Poetry: Les Murray | clivejames.com
[Invisible line of text as temporary way to expand content column justified text width to hit margins on most viewports, simply for improved display stability in the interval between column creation and loading]

Les Murray

Born in 1938, Les Murray was already an outstanding poet when he first emerged at Sydney University in the late 1950s. In my capacity as literary editor of the student newspaper honi soit, it was my task to assess the printability of unsolicited poetic contributions, and I had no trouble assessing his as being verbally interesting beyond the ambitions of the average student — or of the remarkable student, for that matter — as well as being unusually well-founded in reality. The question was about what kind of reality. It wasn't urban. In those days we all fancied ourselves as city bred, but Murray, and his work, seemed to have come from somewhere else. It was a place called the country. Without making a fetish of it, he was casting himself from the first day as a poet for whom Australia included the land behind the coast. He was bringing with him his memories of an upbringing in the farming country near Bunyah Creek, NSW, and his poetry was marked from the beginning with a deep and consciously revolutionary corrective to the metropolitan emphasis of Australian poetry which had prevailed since the bush balladeers had been found guilty of insufficient sophistication during the previous century.

Until Murray's time, even those modern Australian poets who wrote about the land - Judith Wright was prominent among them — showed a wilful element, as if a city view might need to be enriched by choice. Murray's poetry was truly agrarian, in the sense that the whole array of its perceptions had the rural existence for a departure point rather than a destination. (There is a possibility that he later arranged his personal history to support this priority, but the same could be said of Robert Frost.) As Murray's thematic scope steadily increased in the course of decades, his work came to embrace the Australian cities and the whole metropolitan world. (He never relocated abroad, but he has always been a traveller, as well as a prodigious linguist.) Yet the base of his art has always remained firmly established in the hinterland, as if his sumptuously varied display of poetic produce were a kind of Royal Easter Show brought to the city for a long and imperishable season. When you consider that he would be one of Australia's most important literary critics even if he wrote no poetry — his prose collection A Working Forest can be particularly recommended — it becomes clear that all the journalistic talk about his sure trajectory towards the Nobel Prize is not idle. But his Collected Poems is a book precious beyond all prizes: one of the great books of our contemporary world. The proliferation of its inventiveness finally makes irrelevant the question of why he does not write in forms: everything he writes has a form of its own.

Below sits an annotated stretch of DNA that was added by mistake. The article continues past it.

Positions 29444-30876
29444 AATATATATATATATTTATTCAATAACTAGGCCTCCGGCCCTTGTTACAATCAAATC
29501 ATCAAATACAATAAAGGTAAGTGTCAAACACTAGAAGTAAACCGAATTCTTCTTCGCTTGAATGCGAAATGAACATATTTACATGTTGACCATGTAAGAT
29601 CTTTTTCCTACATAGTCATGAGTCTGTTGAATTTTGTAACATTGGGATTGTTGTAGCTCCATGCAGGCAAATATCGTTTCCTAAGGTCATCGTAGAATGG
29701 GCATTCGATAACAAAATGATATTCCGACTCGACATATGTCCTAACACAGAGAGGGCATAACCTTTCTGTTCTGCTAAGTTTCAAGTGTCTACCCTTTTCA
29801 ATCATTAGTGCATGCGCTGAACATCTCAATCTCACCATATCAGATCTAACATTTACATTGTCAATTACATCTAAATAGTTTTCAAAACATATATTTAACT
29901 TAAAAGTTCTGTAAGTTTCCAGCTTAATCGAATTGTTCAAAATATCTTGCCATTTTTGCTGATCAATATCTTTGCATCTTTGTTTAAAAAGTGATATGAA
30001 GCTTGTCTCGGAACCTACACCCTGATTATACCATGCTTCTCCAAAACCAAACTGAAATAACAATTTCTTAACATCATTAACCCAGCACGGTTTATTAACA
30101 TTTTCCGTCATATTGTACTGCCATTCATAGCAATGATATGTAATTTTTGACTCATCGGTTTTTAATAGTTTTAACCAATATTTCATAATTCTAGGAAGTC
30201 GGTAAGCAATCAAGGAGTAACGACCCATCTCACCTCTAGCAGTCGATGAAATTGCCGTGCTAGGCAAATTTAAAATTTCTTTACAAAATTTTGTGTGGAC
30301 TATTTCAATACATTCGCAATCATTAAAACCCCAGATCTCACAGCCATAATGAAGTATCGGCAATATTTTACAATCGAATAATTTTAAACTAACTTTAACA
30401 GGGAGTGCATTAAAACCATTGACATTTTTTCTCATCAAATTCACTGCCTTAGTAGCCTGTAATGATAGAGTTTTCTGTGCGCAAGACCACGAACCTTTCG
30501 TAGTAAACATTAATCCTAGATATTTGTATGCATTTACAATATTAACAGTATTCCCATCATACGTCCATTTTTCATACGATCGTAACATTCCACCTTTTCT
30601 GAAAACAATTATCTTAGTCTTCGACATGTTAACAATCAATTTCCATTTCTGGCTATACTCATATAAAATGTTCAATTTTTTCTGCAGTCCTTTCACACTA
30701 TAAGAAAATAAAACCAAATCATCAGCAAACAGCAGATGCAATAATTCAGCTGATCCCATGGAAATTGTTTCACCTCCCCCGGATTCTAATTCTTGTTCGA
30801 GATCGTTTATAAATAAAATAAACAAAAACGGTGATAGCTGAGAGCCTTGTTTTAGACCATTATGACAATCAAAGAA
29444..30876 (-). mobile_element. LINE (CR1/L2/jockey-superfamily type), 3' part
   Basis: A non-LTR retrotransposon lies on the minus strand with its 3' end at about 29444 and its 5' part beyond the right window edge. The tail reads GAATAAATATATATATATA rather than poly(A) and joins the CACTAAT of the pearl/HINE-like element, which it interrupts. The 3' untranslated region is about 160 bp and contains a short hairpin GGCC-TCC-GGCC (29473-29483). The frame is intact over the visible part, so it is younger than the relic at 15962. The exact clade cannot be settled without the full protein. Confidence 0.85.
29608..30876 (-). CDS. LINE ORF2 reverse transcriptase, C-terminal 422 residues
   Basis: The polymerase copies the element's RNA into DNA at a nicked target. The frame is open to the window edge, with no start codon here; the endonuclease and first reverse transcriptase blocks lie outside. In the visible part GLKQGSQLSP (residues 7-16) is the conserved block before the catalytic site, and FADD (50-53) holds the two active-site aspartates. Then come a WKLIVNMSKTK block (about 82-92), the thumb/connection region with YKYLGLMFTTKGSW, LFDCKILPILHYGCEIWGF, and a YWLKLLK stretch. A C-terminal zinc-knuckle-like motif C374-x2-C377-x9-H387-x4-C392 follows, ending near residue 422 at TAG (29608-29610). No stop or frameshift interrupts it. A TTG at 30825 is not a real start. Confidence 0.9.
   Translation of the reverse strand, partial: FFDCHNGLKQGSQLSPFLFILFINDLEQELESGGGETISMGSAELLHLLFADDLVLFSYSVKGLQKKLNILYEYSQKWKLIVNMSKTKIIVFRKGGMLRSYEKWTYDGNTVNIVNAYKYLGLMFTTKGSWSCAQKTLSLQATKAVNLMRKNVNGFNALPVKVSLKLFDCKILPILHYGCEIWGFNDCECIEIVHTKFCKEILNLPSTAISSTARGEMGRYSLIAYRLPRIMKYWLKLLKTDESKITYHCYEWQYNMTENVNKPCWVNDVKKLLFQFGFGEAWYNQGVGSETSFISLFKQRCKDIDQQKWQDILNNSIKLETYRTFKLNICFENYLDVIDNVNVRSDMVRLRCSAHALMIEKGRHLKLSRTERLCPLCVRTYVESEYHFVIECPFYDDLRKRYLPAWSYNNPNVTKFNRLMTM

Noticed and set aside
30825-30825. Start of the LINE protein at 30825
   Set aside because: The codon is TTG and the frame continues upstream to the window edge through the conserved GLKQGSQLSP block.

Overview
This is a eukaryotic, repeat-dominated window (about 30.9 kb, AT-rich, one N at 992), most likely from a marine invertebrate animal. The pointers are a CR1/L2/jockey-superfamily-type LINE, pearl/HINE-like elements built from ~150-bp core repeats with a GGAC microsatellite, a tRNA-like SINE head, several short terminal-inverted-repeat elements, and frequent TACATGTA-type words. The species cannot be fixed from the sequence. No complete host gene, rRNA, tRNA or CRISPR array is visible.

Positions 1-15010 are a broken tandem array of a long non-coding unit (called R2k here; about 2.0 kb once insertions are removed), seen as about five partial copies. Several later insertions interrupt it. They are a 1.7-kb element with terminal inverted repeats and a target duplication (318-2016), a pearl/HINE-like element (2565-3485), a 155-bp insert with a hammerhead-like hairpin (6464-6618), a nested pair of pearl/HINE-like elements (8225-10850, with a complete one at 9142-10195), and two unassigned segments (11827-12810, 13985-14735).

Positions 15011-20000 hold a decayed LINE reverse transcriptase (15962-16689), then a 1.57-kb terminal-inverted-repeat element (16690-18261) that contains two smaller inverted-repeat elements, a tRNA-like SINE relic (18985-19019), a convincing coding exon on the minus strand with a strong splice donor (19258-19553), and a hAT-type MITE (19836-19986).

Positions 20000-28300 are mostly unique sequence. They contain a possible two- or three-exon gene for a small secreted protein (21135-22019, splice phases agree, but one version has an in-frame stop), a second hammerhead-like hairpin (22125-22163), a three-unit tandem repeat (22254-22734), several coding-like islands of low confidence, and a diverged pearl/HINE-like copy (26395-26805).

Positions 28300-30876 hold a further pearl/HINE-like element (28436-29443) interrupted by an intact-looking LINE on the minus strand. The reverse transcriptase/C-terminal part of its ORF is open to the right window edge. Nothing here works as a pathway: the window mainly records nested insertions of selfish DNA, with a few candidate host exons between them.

It should go without saying that I am very honoured by Murray's allowing me to publish a few of his poems here. Most of the poems in this short selection come from the 2002 edition of Collected Poems, but there are a couple from the most recent of his gratifyingly many slim volumes, The Biplane Houses. (There are more poems on the excellent website www.lesmurray.org) The thought that a new young reader, in some country where Murray's books aren't readily available, might stumble on that primary magic as I once did when a short Murray poem landed on my desk, is enough to remind me that I initially conceived this website out of a determination to recapture that first thrill of turning up clueless at a university and discovering the world of human creation - and to put the thrill back out there in the air, where anyone could share it. 

Paris Review interview with Les Murray